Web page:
February 5th, 2016
The People's Opinion, Shopping Edition, Valley City North Dakota, Friday September 29, 1933, Page 01, Strauss Clothing ad
This was an interesting "rescue" mission. I found a wad of crumpled up newspaper wrapped around some rusty chunk of iron, and when I looked at it carefully, I realized it was a local newspaper from Valley City, North Dakota, 1933, with an ad for Strauss Clothing. The family who ran Strauss until very recently are distant in-laws so I wanted to try and rescue the ad.
I dusted off the lump as much as I could, and put the sheets in the bathtub and ran the shower on them very carefully. Once the paper was thoroughly soaked I opened up the pages and washed them gently using a very soft brush and some detergent, and rinsed them thoroughly. Then I lifted them out onto a cloth and let them dry until they were just damp, and hot ironed them flat. (I should add that all of this is utterly wrong for anything you mean to save; the hot ironing alone degrades the paper to the point of it being crispy crunchy. But these sheets had been stained with iron oxide which eats away at organic materials, so they are never going to be archivally stable.)
Then scanning in sections and stitching in Photoshop. Under the cut below are large versions of the finished stitches.
So far I haven't been able to find any record of the newspaper itself, only oblique references in other papers, but one such reference names it as the town's newspaper of record. There was a radio show of the same name, but no record of whether they were connected.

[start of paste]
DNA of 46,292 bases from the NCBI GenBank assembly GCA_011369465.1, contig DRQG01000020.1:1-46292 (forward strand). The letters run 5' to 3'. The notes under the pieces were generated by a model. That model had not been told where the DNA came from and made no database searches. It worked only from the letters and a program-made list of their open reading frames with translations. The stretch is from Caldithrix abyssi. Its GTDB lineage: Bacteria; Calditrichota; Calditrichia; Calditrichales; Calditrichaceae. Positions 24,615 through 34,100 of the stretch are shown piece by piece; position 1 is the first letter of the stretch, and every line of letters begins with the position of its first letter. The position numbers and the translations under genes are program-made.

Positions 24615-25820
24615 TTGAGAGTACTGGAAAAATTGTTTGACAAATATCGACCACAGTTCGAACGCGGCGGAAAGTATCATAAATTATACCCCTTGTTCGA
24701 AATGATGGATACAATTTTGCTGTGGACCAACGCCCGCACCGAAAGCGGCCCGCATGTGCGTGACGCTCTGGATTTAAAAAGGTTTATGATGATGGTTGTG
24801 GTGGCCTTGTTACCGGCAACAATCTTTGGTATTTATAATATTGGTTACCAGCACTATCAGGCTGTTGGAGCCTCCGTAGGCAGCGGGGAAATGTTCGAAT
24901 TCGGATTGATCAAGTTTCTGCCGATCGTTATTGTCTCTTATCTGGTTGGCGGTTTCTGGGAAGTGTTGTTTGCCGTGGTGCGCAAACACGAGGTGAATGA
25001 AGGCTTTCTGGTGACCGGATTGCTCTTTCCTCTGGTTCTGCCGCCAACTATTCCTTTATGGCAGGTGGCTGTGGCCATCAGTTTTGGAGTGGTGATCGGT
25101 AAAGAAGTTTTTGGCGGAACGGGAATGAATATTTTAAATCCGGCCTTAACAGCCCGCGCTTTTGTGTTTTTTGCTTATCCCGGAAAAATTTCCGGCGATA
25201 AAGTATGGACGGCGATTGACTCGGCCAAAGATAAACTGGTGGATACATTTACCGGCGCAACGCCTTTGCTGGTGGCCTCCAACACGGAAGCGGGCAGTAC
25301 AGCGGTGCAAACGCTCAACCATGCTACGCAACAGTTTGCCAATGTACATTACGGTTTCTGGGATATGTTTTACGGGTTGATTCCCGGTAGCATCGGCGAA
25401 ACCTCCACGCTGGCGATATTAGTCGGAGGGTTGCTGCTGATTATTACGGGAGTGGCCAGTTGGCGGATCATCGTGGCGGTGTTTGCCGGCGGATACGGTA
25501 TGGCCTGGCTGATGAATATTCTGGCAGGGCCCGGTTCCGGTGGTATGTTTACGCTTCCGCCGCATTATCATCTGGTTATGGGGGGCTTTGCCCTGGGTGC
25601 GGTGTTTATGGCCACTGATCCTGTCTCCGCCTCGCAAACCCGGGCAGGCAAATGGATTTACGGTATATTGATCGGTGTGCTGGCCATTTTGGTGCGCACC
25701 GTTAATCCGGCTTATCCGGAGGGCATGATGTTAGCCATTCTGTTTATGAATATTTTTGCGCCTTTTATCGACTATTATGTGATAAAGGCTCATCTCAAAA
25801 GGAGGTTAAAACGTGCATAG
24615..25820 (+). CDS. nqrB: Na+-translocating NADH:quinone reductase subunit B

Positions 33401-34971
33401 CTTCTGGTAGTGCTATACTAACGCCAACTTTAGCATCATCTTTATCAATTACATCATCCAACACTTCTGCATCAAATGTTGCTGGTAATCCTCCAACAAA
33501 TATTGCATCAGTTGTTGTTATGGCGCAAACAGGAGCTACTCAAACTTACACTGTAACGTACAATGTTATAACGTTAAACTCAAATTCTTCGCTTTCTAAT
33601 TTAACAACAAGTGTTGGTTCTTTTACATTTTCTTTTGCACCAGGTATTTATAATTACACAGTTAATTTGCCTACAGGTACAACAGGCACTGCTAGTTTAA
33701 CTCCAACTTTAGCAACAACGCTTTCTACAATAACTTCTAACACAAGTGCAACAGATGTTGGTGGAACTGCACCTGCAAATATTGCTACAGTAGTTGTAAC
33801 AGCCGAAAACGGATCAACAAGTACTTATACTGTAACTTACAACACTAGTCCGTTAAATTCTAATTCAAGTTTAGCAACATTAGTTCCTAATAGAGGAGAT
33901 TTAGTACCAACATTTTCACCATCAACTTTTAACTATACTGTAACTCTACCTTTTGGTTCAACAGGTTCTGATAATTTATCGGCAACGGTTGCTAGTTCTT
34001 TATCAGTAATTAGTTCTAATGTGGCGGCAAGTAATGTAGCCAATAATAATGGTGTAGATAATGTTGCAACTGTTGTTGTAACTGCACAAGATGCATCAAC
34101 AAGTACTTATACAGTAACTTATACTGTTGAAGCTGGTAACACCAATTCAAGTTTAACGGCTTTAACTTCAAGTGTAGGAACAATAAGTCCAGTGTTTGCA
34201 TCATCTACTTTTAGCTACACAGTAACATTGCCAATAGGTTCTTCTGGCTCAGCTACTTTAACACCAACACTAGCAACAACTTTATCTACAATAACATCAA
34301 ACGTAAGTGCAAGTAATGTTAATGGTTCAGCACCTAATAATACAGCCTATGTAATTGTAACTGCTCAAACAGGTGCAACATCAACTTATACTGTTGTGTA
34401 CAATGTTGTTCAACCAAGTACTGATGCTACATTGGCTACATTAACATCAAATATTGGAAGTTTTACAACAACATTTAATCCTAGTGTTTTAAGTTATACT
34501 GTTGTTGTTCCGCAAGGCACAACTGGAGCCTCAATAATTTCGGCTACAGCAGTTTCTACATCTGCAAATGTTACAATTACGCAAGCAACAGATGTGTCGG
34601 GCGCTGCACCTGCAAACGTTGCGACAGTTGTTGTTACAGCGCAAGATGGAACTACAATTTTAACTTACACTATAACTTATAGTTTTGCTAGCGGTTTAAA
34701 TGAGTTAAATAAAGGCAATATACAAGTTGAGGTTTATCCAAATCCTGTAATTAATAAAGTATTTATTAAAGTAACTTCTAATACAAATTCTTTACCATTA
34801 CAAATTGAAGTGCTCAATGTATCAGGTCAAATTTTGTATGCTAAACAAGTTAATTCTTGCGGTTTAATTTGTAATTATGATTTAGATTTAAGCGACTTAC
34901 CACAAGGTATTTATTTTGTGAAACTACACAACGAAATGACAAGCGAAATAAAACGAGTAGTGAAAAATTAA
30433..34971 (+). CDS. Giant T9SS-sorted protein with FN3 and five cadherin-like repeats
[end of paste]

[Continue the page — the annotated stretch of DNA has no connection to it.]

There are some interesting US cultural references in the ads, such as "Gibson Girls", which I though was only a thing in the 1880s-1910s, but apparently while "flapper" came and went, "Gibson Girl" remained relevant in Valley City. Idealised clothing styles tended toward slim bodies and exaggerated shoulders, a style that was revived and even further exaggerated during the 1980s. 1933 was of course in the depths of the Great Depression. Prohibition (of alcohol) was repealed just three months after this paper was published. Corsets were a thing; many of the brand names and trademarks we recognize today were already in place (Quaker Oats, Jello, Dole pineapple, Hills Bros coffee, Old Dutch cleanser, Lucky Strike cigarettes, J. C. Penney, Coty cosmetics, Florsheim shoes, Rayon, Johnathan apples, Aladdin Lamps, and of course Ford). It being North Dakota, it's very white, and "the n word" is even used to describe a kind of hat (I think). "N.R.A." referred to the National Recovery Administration, part of the government's programme to foster economic recovery; the logo appears on several ads from companies that participated in industry efforts to regulate prices and set fair minimum wages. As a comparison, $20 in 1933 would be worth about $370 today.( the originalsCollapse )